You will pleased to note I’ve created a new blog: Social Media Rabbi. The reason you should be pleased to note this is that it means I won’t subject you, here, to all my theories about social media and technology. You can choose to be subjected to them if you wish. http://somerabbi.wordpress.com
So far this morning I have written:
- A wedding service, including my talk to the couple.
- About 1/2 of a eulogy.
The bad news is that the things I have not yet written this morning include:
- about 1/2 of a eulogy.
- A sermon for this evening.
- A brief Torah discussion for tomorrow morning.
You may note, that nowhere on that list does there exist the entry, “A blog post.” Yet I seem to be writing a blog post. I’m sure you are as curious as I am to know why.
I don’t tend to experience writer’s block in the classic sense. One of the good things about rabbinic writing in general is that there tends to be a fairly deadline by which you simply must have your piece written. You cannot simply ask for an extension on a funeral. Couples tend to be singularly displeased when you inform them you’d like to postpone the wedding because your talk isn’t written yet. And Shabbat will arrive this evening whether I’ve written a sermon or not.
The sermon for this evening is actually not a problem at all. I do trust myself to be able to improvise a sermon, especially if I give it a little thought while driving down to Salem this afternoon. One of the great things about the Jewish tradition is that there is a lot of literature associated with it, and I can always find something in that massive library of text I studied in rabbinical school which will resolve itself into a sermon.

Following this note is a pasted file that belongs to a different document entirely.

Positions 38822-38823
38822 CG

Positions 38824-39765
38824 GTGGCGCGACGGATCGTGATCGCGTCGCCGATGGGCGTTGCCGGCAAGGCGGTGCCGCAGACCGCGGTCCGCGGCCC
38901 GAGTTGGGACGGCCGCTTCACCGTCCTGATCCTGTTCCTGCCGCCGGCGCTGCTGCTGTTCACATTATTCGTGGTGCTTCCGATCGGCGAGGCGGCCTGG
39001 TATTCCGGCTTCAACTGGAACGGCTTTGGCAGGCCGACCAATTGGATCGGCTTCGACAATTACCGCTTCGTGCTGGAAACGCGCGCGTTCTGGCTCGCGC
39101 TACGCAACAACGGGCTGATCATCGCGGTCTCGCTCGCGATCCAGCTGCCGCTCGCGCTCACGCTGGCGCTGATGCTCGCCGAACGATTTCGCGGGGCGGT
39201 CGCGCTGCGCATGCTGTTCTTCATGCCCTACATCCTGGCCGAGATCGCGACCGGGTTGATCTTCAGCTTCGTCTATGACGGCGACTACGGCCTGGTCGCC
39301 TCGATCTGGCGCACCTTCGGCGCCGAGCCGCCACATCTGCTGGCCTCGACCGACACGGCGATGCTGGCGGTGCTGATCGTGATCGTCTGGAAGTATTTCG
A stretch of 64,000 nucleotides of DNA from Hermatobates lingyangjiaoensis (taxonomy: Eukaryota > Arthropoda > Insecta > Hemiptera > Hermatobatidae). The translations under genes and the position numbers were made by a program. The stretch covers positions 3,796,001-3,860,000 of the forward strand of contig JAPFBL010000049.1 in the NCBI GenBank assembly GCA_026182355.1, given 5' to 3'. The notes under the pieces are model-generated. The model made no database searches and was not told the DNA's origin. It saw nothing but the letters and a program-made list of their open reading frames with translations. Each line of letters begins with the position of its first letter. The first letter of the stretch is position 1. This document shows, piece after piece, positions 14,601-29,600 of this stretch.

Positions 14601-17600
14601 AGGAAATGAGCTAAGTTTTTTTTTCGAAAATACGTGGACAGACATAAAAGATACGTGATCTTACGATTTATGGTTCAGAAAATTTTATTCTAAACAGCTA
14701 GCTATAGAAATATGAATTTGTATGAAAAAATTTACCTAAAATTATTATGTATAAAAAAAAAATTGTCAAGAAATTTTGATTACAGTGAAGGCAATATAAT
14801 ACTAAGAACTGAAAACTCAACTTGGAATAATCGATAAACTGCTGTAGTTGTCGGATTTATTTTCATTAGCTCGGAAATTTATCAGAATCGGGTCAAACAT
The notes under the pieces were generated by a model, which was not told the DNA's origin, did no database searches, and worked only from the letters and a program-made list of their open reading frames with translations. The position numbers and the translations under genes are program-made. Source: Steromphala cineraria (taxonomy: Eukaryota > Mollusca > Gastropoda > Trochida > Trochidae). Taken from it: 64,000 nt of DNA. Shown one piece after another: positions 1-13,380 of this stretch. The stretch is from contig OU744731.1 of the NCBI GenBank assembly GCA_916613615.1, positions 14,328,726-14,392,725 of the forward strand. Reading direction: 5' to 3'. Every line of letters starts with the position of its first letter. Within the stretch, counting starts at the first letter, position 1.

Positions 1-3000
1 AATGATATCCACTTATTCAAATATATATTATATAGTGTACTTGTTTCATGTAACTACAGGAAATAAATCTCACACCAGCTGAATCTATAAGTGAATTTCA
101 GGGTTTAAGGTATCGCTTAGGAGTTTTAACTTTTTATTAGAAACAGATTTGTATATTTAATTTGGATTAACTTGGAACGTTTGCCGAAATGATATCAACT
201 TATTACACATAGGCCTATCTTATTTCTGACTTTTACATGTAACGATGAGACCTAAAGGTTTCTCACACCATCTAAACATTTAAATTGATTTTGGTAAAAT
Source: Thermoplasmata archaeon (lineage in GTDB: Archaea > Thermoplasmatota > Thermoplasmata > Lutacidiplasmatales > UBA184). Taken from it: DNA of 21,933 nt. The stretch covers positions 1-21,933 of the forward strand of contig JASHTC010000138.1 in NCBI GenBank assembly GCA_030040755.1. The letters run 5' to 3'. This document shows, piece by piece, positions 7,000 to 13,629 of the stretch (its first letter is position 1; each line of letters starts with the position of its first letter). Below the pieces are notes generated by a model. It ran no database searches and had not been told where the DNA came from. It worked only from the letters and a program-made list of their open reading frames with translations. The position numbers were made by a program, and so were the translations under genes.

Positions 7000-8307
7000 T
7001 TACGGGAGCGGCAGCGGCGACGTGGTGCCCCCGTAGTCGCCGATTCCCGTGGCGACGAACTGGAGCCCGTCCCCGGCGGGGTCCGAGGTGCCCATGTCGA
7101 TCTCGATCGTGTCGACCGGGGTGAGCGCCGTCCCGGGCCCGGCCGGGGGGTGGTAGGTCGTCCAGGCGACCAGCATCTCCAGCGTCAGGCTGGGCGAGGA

The other two types of writing are harder. They require a structure. Often I know, more or less, everything I want to say, but figuring out a way to say everything without creating a disjointed narrative (using narrative in the loosest possible sense) is the challenge. Figuring out how to structure what I want to say in way that will make sense to my listeners can be difficult. I know what I want to say about the couple or about the deceased, but how to do I say it in ways which don’t sound trite, and which manage to describe a cohesive whole?
Often, blog posts are much simpler, not least because I tend towards the stream of thought school of blogging. So I guess I’m hoping by setting all this down on paper (or screen, as the case may be), I will clear my mind enough to figure out how to tie everything together in the rest of writing which needs to happen.
This weekend will be a busy weekend. There are shabbat services, a wedding and a funeral. In between all that I am teaching Sunday school, putting up a memorial plaque, having a meeting with the ritual committee. And to do all of these pieces well, I need to bring all of myself to each event. These are not things which work well when I hold myself back. I need to be fully present. And I will be. But Monday, I think I will be tired.
Oh, did I happen to mention that we have a friend from Australia moving into our house for the foreseeable future? She arrives today. I’m really excited that she’ll be here, but was kind of expecting to get to see a little more of her this weekend than it looks like I will.
Life: Never boring.